Sometimes, the minute the family becomes aware, the LGBT youth are forced to cut ties with their family or they risk being exposed to violence. There was a young Arab girl who contacted me two weeks ago. She's an academic and lecturer at a university and she came out to her family in December. She was in her mid-20s and her parents had started to pressure her into marriage until she eventually decided to tell her mum that she had a partner and that she was a lesbian. The mother told the father. Her father is also an academic and he'd never touched her or assaulted her growing up but when she came to me she was bloody and bruised everywhere. He went ballistic.

The problem is that our community has this misguided loyalty. I told her that she'd tied my hands, she didn't want me to notify the police. Yet, she remains in an environment that causes so much trauma. There was another young African boy who came out to his family. I don't know why they do it, I always advise against it. So he came out, and his father took his phone and read everything, became utterly enraged and beat him to a pulp. He tore his nose across his mouth.

And this is why you advise people against coming out?
Yes, because I think coming out is a western concept. Why would you come out to a father or mother whose understanding of sexuality is non-existent? They think of your sexuality as an abomination and an evil sin. So I always advise the youth, "OK if you're still in the environment and want to hold onto the family ties, to move out, find your own independence, live your life and hold the family ties." No one would want to know how his or her parents are having sex, and there has to be a point where your business in the bedroom is only your business.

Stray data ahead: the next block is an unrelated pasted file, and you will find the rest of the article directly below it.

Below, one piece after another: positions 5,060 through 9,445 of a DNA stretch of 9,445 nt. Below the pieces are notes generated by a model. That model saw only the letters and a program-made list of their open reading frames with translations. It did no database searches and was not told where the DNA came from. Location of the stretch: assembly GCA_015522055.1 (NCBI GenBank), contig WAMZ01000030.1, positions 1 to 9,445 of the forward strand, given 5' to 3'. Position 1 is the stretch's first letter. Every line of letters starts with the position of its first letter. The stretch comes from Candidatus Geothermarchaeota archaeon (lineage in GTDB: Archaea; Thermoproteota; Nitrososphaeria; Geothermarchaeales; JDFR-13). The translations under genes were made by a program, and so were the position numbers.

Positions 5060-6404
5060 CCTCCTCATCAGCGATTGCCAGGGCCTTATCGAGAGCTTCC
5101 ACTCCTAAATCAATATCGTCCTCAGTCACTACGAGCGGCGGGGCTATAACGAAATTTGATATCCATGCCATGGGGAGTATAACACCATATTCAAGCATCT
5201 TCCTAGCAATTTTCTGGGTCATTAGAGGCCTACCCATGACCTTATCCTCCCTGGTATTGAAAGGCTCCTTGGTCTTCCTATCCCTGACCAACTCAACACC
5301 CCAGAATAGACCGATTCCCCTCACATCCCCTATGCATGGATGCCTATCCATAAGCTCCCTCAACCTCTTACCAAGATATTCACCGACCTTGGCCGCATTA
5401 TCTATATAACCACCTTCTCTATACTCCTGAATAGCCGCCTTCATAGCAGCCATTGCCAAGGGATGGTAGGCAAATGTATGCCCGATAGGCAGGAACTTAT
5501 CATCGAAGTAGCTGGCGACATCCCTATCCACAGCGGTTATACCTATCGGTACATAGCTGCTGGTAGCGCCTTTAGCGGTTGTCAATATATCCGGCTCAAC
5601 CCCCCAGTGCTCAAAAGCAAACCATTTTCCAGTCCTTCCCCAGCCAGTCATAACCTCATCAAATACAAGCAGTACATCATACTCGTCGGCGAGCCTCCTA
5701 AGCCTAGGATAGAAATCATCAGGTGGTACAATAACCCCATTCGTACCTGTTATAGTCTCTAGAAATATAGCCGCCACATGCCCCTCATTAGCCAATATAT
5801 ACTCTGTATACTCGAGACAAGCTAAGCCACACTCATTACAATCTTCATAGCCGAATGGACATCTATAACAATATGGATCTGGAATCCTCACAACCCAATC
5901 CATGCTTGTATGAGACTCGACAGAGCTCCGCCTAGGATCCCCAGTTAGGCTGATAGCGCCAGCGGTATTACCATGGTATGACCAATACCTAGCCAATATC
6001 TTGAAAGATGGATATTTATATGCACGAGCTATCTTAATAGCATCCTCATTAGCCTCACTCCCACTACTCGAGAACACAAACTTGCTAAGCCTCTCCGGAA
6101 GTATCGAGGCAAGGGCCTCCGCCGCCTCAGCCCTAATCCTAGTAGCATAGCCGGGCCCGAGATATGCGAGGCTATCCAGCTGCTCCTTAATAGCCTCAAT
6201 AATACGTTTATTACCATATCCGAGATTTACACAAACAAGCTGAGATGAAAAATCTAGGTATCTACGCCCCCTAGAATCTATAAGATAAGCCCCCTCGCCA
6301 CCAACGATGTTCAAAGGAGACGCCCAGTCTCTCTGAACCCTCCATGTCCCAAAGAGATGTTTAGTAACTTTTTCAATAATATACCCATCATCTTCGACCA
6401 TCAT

But if we excuse the families for being uneducated or unfamiliar with these concepts, what about the clerics and scholars who endorse these regressive ideas?
Look, after my first public appearance I was contacted by two Imams. One from rural Victoria and the other was based in Sydney. They both thanked me for what we were trying to accomplish and said that they had members of their congregation that had expressed similar issues. We don't know how to support them, we support what you are doing but we cannot do so publicly. I understand because they have families to feed and unfortunately due to the bureaucracy within the board of Imams they will lose their jobs. I think it's sad that people are in a position of spiritual leadership but the first thing they think of is their office, when people are suffering.

Do you see a silver lining in any of this?
I'm optimistic about the youth. After the Orlando incident happened I was invited to speak at the vigil in Federation square. There was a huge turn out. One of the most touching things that happened afterwards was that a group of hetero Muslim girls from RMIT University attended in their hijabs. They approached me and thanked me for what I was doing. They weren't gay but they commended the spirit of what our organisation was about, especially during such a fragile time. That's why I focus a lot of my time on the youth, I'm hopeful about them.

Why do you think human beings default to intolerance so easily?
Because we're not taught mercy, love, and acceptance from a young age. Instead we're taught division and tribal fear. Certainly [in the Muslim community] we have our parents telling children to be careful or Allah will burn you in Jahanum [Hell], so we have developed this image of a divine accountant with glasses, sitting on a throne ticking boxes for every good and bad moral decision.

What about within the general Australian community? How can end intolerance and hatred?
We are one community. When you start dividing people into us versus them it creates a disturbing place to co-exist. The same people who are endorsing this Islamophobic rhetoric are recycling the attitudes and descriptions that were ascribed to the Jews in the 20s, the African Americans in the 1860s, the native Indians in the 1700s, the list goes on. They were targeted for their otherness, for their different foods, different gods, and different dress. I hope that it doesn't take another catastrophe like the Holocaust to bring this difference to an end.

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Watch our series on hate and intolerance "Hate Thy Neighbour" on SBS VICELAND. Screening at 10:15 PM on Friday and 9:40 PM on Sunday.